When I come back from the Tucson Gem & Mineral Show, I’m full of inspiration. I’ve just seen one of the largest collections of rare colored and beautifully cut gemstones, fossils so intricate and fantastic, they beg to be on display, and unusual finds that are so breathtaking, they are truly in a class by themselves. Like this opal.
Opals are my favorite gemstones because every stone is an original, with a character and fire all its own. This beauty (see above) is a crystal opal, approximately three inches long, an inch wide, and two and a half inches tall. This large opal is so rare and so beautiful, it is valued at almost $45,000!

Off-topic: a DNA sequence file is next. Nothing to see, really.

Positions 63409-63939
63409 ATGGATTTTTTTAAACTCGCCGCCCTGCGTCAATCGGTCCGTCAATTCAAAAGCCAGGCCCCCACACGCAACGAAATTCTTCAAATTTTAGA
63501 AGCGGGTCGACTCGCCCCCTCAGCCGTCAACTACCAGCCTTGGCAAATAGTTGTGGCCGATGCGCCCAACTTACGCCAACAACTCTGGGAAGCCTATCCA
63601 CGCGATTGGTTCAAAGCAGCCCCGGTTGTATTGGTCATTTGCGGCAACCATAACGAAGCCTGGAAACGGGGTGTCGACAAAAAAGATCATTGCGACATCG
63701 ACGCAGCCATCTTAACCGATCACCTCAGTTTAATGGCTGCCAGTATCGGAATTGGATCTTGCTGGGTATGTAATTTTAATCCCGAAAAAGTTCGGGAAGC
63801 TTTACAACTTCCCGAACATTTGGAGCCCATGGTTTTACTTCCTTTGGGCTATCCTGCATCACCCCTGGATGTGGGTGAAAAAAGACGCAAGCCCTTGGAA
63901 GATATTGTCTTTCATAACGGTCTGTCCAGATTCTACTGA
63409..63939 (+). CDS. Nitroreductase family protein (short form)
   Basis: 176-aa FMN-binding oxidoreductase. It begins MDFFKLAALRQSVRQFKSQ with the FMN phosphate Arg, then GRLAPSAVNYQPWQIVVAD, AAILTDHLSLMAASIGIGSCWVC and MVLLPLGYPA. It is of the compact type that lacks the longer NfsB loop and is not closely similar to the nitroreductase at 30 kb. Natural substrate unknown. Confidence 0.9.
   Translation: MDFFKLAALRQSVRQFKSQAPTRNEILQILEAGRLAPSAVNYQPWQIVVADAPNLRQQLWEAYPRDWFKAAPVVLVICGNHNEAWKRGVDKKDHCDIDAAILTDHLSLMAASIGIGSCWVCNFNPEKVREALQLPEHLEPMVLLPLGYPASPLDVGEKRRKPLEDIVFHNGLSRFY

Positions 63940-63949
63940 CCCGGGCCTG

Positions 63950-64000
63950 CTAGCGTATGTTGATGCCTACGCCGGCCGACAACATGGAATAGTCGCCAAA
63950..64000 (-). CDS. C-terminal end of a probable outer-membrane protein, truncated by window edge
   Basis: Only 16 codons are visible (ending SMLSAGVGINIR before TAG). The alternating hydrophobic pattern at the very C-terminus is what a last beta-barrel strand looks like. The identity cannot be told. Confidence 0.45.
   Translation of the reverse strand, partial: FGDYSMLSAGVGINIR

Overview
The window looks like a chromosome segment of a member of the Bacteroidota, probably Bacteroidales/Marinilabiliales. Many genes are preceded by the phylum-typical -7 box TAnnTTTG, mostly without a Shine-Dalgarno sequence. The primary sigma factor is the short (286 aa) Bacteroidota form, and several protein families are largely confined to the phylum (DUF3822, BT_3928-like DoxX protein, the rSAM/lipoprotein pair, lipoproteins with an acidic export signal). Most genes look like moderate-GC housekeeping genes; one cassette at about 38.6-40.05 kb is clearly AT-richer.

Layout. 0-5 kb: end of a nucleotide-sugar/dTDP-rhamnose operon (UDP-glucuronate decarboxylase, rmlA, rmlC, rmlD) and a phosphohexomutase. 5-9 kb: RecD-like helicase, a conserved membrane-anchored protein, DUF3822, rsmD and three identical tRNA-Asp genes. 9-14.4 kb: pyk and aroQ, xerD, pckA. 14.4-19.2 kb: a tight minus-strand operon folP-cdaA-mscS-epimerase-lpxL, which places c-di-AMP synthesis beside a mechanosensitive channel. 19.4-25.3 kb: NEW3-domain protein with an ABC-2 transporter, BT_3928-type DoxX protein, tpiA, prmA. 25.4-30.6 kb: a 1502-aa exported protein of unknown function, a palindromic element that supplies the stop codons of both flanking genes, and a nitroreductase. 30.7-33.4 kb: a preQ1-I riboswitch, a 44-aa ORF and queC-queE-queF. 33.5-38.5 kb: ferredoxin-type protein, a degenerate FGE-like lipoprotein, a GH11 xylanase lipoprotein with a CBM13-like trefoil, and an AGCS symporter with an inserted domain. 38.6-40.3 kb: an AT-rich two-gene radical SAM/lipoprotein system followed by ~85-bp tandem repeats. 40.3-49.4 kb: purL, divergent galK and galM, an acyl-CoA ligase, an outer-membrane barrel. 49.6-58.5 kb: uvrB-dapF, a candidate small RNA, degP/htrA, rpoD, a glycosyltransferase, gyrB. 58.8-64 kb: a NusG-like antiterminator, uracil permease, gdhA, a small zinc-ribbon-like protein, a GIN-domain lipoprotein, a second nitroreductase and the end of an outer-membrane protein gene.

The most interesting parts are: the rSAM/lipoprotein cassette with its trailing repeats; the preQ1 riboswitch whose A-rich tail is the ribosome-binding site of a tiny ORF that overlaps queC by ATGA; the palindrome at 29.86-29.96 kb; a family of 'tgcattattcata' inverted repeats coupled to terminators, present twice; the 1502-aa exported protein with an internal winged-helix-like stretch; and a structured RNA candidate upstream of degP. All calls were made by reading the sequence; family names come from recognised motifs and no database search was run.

Opals are chemically similar to quartz, forming from silica under pressure. An opal’s fire is the result of light diffraction bouncing from the silicates deposited in the rock from water, deposited as tiny spheres. Opals grow by filling in cavities, regardless of their shape. Some of the most common are opalized wood (see stunningly huge sample below, on display at the Tucson show) and opal seashells.
Mined in Oregon, this gorgeous gem is found in stone “accretions” that look like bubbles found in ash layers. It is exceedingly rare to find an opal in the very center of this stone. The photo is absolutely stunning, but I can say in all sincerity that it is even more breathtaking in person.
Although this opal didn’t find it’s way back with me to Indy, I found more, and I hope you’ll come into the store to take a look. I won’t need much coaxing to take them out and tell you about them.